Strong Reactions to Iranian's Speech

By: Philip Stewart
By: Philip Stewart

September 7, 2006

On Thursday 140 people were invited to hear former president of Iran Mohammad Khatami speak in person at UVa. More students and faculty members were able to watch live on closed circuit television. The former leader spoke through a translator, and his words certainly got people talking.

"This is a new beginning for a world marred by violence, but seeks moderation and compassion," said Khatami.

They were optimistic words from the former leader of a country for which most Americans do not have positive connotations. Student reaction to the speech was mixed.

"I do believe he offered and insightful perspective from the middle eastern standpoint," said Sarah Pittman, a 3rd year at the university.

"This is on the eve of the fifth year anniversary of 9/11," said 4th year student Michael Wain disapprovingly. "Iran is the top state sponsor of terrorism in the world today."

Several students protested by handing out and posting flyers condemning the university's decision to invite Dr. Khatami to the school. One student organizer said the former president's background speaks for itself.

"He has an absolutely atrocious human rights record and we think the university is trying to portray him as a kind of reformer," said Josh Levey, as he posted several brightly colored flyers near the Rotunda. "That's just simply not the case."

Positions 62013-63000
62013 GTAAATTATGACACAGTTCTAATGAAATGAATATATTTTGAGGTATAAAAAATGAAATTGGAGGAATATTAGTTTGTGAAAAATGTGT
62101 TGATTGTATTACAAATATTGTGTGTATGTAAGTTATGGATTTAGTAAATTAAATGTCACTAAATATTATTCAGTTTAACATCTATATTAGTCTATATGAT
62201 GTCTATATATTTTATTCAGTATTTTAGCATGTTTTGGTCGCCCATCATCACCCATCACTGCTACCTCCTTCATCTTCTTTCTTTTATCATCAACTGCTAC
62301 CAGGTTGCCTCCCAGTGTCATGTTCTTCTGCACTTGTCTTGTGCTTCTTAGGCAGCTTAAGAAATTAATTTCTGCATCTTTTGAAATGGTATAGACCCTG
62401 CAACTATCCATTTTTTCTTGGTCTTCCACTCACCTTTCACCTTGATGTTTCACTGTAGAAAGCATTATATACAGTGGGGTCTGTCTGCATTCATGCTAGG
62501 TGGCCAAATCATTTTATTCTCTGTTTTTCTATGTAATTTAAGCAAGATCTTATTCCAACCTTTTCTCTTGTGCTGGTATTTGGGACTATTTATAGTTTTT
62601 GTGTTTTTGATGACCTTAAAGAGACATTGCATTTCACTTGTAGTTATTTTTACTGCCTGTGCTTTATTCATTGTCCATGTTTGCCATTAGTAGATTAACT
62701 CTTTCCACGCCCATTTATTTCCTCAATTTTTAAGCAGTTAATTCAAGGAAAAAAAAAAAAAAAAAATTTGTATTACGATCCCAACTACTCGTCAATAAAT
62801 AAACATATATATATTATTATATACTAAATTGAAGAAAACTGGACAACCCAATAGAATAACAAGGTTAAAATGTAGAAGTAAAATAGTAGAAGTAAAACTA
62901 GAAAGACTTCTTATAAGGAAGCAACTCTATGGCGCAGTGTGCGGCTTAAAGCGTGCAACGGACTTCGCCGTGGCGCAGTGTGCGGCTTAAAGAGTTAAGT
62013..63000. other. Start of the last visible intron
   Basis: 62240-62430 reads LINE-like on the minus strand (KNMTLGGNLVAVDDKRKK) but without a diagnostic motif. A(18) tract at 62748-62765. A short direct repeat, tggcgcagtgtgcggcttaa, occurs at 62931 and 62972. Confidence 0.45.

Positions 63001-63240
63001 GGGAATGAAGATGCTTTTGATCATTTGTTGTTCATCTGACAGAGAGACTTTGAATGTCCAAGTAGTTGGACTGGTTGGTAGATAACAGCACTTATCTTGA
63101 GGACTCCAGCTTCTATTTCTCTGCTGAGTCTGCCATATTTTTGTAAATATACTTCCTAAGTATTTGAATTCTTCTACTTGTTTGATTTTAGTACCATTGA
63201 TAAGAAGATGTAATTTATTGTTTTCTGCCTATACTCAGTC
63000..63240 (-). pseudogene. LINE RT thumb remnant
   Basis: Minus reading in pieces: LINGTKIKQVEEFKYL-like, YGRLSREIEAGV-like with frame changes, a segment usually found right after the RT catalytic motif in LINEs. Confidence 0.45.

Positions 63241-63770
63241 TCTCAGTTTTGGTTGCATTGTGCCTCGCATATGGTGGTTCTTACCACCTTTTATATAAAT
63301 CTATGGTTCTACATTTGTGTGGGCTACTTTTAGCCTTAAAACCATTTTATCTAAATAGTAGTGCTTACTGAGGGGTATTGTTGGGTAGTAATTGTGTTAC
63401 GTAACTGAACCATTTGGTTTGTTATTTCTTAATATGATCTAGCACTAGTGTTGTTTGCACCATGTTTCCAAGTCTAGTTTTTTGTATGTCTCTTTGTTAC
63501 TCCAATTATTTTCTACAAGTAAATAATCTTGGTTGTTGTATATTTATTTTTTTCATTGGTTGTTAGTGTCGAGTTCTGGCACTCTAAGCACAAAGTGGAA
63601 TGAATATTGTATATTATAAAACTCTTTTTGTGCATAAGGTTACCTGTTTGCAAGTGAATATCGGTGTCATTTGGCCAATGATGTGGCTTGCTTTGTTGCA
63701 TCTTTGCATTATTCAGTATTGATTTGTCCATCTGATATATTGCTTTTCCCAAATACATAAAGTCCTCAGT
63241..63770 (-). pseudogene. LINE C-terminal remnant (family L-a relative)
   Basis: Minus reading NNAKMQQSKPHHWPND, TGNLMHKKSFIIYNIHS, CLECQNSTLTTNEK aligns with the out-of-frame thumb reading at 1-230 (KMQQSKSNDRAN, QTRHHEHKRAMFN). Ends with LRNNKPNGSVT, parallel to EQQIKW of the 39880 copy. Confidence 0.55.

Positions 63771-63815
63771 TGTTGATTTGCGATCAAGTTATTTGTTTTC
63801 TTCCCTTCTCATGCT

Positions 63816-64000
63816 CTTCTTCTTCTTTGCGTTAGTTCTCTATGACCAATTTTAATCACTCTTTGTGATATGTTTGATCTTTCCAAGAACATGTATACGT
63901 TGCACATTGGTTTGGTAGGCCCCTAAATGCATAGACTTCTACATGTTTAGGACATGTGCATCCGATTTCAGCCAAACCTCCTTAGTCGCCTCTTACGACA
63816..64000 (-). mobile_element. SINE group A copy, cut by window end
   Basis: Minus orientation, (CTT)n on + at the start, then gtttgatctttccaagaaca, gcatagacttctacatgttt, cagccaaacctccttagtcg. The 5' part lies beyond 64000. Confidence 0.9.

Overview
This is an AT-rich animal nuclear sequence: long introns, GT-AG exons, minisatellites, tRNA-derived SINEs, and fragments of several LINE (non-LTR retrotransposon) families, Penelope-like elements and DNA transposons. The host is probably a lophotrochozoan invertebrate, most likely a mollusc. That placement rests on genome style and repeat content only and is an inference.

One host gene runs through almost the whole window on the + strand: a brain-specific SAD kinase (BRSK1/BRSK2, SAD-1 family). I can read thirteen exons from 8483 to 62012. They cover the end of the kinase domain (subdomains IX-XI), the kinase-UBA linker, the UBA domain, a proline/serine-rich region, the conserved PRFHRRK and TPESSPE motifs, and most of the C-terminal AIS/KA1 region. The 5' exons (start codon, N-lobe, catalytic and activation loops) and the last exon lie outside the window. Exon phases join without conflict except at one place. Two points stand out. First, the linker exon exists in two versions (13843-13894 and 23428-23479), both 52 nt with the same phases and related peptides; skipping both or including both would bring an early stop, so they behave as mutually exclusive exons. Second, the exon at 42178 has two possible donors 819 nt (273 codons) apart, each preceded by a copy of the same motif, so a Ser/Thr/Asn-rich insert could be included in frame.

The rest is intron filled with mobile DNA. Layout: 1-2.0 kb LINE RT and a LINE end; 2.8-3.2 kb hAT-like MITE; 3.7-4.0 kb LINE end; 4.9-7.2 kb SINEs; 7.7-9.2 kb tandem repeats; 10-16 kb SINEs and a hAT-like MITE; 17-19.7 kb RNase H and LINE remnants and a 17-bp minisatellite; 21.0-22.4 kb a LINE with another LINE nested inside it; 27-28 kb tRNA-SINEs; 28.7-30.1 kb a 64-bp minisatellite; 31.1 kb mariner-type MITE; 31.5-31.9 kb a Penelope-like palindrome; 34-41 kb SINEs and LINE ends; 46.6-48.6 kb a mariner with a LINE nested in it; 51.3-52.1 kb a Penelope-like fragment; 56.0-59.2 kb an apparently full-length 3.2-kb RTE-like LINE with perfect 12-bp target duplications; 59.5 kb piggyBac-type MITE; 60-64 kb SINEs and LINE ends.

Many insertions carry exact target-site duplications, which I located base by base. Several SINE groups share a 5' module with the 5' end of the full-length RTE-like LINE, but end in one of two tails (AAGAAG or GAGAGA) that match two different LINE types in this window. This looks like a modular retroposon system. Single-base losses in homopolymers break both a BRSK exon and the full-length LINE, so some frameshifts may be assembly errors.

In 1999 Khatami was involved in a crack-down at the University of Tehran. Hundreds of students were arrested and tortured.

Perhaps sparking some controversy is exactly what UVa. set out to do. The sponsor of Thursday's event, the Institute for Advanced Studies in Culture at the University of Virginia, released a statement that read:

"Following in the Jeffersonian tradition... the institute attempts to provide a forum for addressing difficult questions in the spirit of dialogue."

Vadim Elenev, a 2nd year student, agreed. He said, "Occasionally you have to talk to people you disagree with, because that's when you really sharpen debate. When we figure out what the differences are and hopefully come to some sort of a compromise."

After leaving Charlottesville Thursday afternoon, the Khatami headed to Catholic University in Washington, D.C. where he gave a similar speech.

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